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Home > Approaching Buddhism > Introduction to Buddhism > The Appeal of Buddhism in the Modern World

The Appeal of Buddhism in the Modern World

Singapore, August 10, 1988

Revised excerpt from
Berzin, Alexander and Chodron, Thubten.
Glimpse of Reality.
Singapore: Amitabha Buddhist Centre, 1999.

Question: This year you have been on a teaching tour to twenty-six countries. Please share with us your observations of how Buddhism is spreading to new places.

Answer: Buddhism is spreading rapidly around the world now. There are Buddhist centers in many European countries, North America, South America, South Africa, Australasia, and so on. We find Buddhists in Europe not only in the Western capitalist countries, but also in the socialist countries of the East. For example, Poland has about five thousand active Buddhists.

Buddhism appeals very much to the modern world because it is reasonable and scientifically based. Buddha said, "Do not believe in anything that I say just out of respect for me, but test it for yourself, analyze it, as if you were buying gold." Modern-day people like such a nondogmatic approach.

There are many dialogues between scientists and Buddhist leaders, such as His Holiness the Dalai Lama. Together they are discussing and investigating what is reality. Buddha said that all problems come from not understanding reality, from being confused in this regard. If we were aware of who we are and how the world and we exist, we would not create problems out of our confusion. Buddhism has an extremely open attitude in examining what is true. For example, His Holiness the Dalai Lama has said that if scientists can prove that something Buddha or his followers taught is incorrect or just superstition, he would be happy and willing to drop it from Buddhism. Such an approach is very attractive to Western people.

Since learned masters of the past have adapted Buddhism to the culture of each society to which it has spread, it is only natural that teachers today need to present Buddhism in different modern countries in slightly different ways. In general, Buddhism emphasizes a rational explanation. Within this context, however, different points and approaches need more emphasis depending on predominant cultural traits.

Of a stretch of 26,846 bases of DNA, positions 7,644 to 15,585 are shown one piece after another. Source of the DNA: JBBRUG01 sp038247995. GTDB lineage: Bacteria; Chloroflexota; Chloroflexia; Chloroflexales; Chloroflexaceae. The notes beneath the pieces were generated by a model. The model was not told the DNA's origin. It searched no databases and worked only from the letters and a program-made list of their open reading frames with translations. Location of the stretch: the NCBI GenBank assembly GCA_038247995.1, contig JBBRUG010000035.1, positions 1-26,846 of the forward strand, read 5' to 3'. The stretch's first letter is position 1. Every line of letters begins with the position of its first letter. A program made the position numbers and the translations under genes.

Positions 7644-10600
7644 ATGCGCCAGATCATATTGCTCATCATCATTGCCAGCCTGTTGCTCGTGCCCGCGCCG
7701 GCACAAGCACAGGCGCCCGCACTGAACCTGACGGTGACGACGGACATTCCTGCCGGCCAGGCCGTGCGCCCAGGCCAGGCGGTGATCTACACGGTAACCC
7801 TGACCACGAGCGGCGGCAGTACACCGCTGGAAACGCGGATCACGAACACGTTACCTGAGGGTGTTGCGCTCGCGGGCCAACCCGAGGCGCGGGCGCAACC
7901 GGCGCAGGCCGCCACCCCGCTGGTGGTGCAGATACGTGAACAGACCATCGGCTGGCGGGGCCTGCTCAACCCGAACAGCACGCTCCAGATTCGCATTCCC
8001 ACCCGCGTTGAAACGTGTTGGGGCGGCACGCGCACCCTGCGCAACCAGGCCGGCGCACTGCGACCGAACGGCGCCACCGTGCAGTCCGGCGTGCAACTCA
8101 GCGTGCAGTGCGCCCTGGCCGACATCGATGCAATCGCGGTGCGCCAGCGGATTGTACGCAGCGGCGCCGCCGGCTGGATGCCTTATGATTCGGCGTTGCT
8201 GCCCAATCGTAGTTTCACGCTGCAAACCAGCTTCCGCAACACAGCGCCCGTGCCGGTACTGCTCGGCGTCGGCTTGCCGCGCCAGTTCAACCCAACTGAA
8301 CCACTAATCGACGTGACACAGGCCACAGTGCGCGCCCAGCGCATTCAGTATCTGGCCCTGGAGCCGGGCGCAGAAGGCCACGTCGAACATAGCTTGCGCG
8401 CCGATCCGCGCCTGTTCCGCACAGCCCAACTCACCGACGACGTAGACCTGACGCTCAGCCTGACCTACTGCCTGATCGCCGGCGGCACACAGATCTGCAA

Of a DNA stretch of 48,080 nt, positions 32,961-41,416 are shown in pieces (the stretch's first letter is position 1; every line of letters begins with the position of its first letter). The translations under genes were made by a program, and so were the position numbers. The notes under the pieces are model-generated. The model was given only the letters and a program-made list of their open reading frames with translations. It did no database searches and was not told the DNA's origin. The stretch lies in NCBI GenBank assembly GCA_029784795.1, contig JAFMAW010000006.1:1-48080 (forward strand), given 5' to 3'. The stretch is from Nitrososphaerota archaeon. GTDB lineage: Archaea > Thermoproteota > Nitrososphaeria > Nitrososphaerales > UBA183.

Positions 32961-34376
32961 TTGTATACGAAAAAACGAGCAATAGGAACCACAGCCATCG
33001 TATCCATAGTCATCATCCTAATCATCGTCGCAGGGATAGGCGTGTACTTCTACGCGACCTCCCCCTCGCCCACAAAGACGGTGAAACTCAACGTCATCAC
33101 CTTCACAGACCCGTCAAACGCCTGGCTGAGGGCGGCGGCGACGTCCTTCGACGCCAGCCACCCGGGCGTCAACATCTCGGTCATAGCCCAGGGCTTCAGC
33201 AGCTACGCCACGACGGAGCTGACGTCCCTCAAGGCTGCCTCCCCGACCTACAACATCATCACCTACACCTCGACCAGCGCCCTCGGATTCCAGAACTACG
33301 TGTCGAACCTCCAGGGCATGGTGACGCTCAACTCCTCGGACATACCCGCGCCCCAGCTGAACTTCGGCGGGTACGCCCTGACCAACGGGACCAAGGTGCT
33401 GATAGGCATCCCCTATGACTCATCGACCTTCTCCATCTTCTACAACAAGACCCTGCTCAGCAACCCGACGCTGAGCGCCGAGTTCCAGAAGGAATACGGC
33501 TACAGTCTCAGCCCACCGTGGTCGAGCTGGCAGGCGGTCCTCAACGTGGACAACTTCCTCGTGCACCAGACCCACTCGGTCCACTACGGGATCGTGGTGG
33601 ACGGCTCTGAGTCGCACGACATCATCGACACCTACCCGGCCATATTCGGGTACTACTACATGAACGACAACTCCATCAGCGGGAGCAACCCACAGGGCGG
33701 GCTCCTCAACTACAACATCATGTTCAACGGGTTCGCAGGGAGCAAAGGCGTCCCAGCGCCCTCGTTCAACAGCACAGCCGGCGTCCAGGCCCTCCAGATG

Buddha taught such a variety of methods, simply because people vary so much. Not everyone thinks in the same way. Consider the example of food. If there were only one type of food available in a city, it would not appeal to everyone. If, on the other hand, different foods could be had with varied flavors, everyone could find something appealing. Likewise, Buddha taught a large variety of methods for people with a wide spectrum of tastes to use to develop themselves and grow. After all, the objective of Buddhism is to overcome all our limitations and problems and to realize all our potentials so that we can develop ourselves to the point at which we can help everyone as much as is possible.

In some Western countries that emphasize psychology, such as Switzerland and the United States, teachers usually present Buddhism from the point of view of psychology. In other countries where people prefer a devotional approach, such as many Southern European lands and in Latin America, teachers tend to present Buddhism in a devotional manner. People there like to chant very much, and one can do that in Buddhist practice. People in Northern European countries, however, do not enjoy chanting as much. Teachers tend to emphasize an intellectual approach to Buddhism there.

Many people in Eastern Europe are in a very sad situation. The Buddhist teachings appeal to them greatly because many find their lives empty. Whether they work hard at their jobs or not seems to make no difference. They see no results. Buddhism, in contrast, teaches them methods for working on themselves, which do bring results that make a difference in the qualities of their lives. This makes people unbelievably appreciative and enthusiastic to throw themselves fully into practices such as making thousands of prostrations.

In this way, Buddhism adapts itself to the culture and the mentality of the people in each society, while preserving the major teachings of Buddha. The principal teachings are not changed – the aim is to overcome our problems and limitations and to realize our potentials. Whether practitioners do this with more emphasis on the psychological, intellectual, scientific, or devotional approach depends on the culture.

Question: How is Buddhism adapting to the twentieth century in general?

Answer: Buddhism is adapting by emphasizing a rational scientific approach to its teachings. Buddhism gives a clear explanation of how life’s experiences come about and how to deal with them in the best manner possible. Then it says do not accept anything on blind faith; think for yourself, test it out and see if it actually does make sense. This resembles science asking us to verify the results of an experiment by repeating it ourselves, and only then to accept the results as fact. Modern people do not like buying something without examining it; they would not buy a car without testing it. Likewise, they will not turn to another religion or philosophy of life without checking it first to see if it really makes sense. That is what makes Buddhism so appealing to many people of the twentieth century. Buddhism is open to scientific investigation and invites people to examine it in that way.